Sunday, 23 June 2019

Reshoot-R on Classic Amiga



First of all, I am sorry for the long delays between posts.

My wife and I are celebrating our tenth wedding anniversary this year and decided to do the trip of a lifetime to Europe. It was my first time to go to Europe and we saved for ages to be able to go. We had a wonderful time and we were away just over a month in May and early June. This is why the blog (and everything else) took a back seat for a bit.

Among many things we did, I finally got to go to the Monaco F1 Grand Prix in 2019, something I have dreamed to do since I was very young. FYI in case you didn't already know, I am a huge F1 fan, having watched every race since 1988 - it's a bit off topic sorry but here's one picture:


Now that I am back home, I am catching up on the Amiga news and there is a bit to digest!

One thing worth noting quickly though is that this month is now the 7th year I have been doing this blog! I started it back in June 2012 covering the AmigaOne X1000 and expanded it to cover NextGen and Classic Amigas. Amigas are one of my very favourite things to muck around with when not working or watching f1 races :-)

It is amazing that I am still doing the blog, but there is still so much interesting stuff happening in the Amiga world in 2019 - how could I stop now?

I hope you have enjoyed this blog, however long you may have been following it. It is still fun for me to do, and I will continue it as long as it is :-)

Today I wanted to take a quick look at the recently released game called Reshoot-R, which is a shoot em up sequel to the original Reshoot game I looked at on this blog here.

Given the time I have been away, I did a big order a while back for Amiga Future, Reshoot-R and Trap Runner. They all arrived in two packages this week and I was very keen to unwrap!


I have fallen behind a bit with Amiga Future magazines while saving for our trip so I had bought a few issues to catch up with some left over money from our trip!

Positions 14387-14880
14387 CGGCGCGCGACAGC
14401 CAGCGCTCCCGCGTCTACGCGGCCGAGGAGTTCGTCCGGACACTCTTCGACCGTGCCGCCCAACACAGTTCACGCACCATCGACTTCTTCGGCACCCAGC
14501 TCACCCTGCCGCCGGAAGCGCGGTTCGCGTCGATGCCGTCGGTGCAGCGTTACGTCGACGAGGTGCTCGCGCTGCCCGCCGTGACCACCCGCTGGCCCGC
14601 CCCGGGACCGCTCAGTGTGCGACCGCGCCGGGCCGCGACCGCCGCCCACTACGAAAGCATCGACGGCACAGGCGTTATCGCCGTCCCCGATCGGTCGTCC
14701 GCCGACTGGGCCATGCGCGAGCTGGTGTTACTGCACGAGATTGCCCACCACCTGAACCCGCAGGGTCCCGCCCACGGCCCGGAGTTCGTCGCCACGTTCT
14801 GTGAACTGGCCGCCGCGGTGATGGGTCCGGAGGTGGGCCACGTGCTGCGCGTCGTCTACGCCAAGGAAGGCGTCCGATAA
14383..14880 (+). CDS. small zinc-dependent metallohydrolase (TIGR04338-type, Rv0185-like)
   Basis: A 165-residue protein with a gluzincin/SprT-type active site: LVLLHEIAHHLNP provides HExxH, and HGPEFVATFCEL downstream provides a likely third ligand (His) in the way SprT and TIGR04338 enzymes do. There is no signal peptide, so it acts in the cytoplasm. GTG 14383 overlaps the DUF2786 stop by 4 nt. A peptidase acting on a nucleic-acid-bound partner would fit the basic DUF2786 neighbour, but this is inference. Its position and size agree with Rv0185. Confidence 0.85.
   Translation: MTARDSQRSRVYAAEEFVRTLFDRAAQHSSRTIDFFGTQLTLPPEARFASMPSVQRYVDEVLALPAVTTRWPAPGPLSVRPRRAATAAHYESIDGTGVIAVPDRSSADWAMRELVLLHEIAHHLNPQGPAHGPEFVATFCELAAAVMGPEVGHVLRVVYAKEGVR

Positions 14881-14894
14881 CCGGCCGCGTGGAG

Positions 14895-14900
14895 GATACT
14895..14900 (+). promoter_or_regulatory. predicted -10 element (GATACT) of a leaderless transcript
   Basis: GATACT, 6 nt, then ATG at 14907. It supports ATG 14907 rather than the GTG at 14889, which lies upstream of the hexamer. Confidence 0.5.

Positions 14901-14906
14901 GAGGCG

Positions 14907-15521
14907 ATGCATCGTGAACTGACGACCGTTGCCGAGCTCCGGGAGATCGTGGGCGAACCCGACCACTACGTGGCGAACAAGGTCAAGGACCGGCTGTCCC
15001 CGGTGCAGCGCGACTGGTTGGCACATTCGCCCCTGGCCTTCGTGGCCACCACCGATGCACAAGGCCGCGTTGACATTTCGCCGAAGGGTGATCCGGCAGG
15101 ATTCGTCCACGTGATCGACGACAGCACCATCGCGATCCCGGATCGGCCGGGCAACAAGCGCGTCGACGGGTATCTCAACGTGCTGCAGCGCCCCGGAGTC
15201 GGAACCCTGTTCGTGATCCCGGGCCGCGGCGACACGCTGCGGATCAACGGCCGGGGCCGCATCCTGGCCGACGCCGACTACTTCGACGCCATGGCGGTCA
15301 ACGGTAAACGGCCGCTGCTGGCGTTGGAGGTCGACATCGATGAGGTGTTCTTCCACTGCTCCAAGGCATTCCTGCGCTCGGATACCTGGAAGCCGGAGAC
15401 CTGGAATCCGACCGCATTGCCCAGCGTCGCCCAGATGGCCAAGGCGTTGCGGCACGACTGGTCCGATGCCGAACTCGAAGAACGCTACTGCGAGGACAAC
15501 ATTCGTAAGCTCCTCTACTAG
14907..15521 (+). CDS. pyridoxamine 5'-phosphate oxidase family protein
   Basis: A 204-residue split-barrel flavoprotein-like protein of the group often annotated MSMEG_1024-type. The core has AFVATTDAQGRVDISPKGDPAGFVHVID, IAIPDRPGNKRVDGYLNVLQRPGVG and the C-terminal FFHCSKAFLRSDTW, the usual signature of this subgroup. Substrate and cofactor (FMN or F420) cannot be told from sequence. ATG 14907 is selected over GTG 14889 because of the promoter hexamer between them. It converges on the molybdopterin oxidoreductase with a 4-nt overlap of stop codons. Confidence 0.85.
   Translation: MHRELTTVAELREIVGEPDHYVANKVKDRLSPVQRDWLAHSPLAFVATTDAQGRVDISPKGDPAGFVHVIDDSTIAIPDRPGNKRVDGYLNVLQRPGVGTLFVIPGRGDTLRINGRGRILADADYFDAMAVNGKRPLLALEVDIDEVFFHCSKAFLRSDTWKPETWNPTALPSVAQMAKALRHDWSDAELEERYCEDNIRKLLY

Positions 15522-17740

Since this post is focused on Reshoot-R, it is only fair to check out that first! The cover looks great!


I bought the Signature Edition, which include not only the game on CD (bootable on CD32), it includes an audio CD of the music from the game and a signed postcard from the author Richard Lowenstein! This version costs EUR47.95 which is a bit steep in my view, but it does include the audio cd too.

You can opt for the much cheaper download only version which costs EUR29.95, or the Pure version for EUR34.95 which includes the download version, game CD, instruction manual but not the audio CD.


A closer look at the included CD's, etc inside the box:


 Reshoot-R requires AGA to run, so it needs an Amiga 1200, Amiga 4000 or Amiga CD32 to run.

Here it is about to be loaded on my Amiga 4000:


However I did have problems with it on my Amiga 4000. It installed ok, but on launch it would crash and reboot every time. I tried the installer on the CD, and extracted the archive version on the CD too but no luck running it. Maybe it doesn't like the 060 or AmigaOS 3.9? I tried it on my A4000t as well and hit the same issue. I should look into that some more as it is weird.

Anyway, being impatient I copied it to my Amiga 1200/030 running AmigaOS 3.1 via CF card, and I am pleased to say it worked perfectly on that:


My initial feedback on this new version is that Reshoot-R is considerably better than the original Reshoot release. I think the graphics look better and the game dynamics are better too.


You can choose to play the game without music and/or sound fx from the main screen.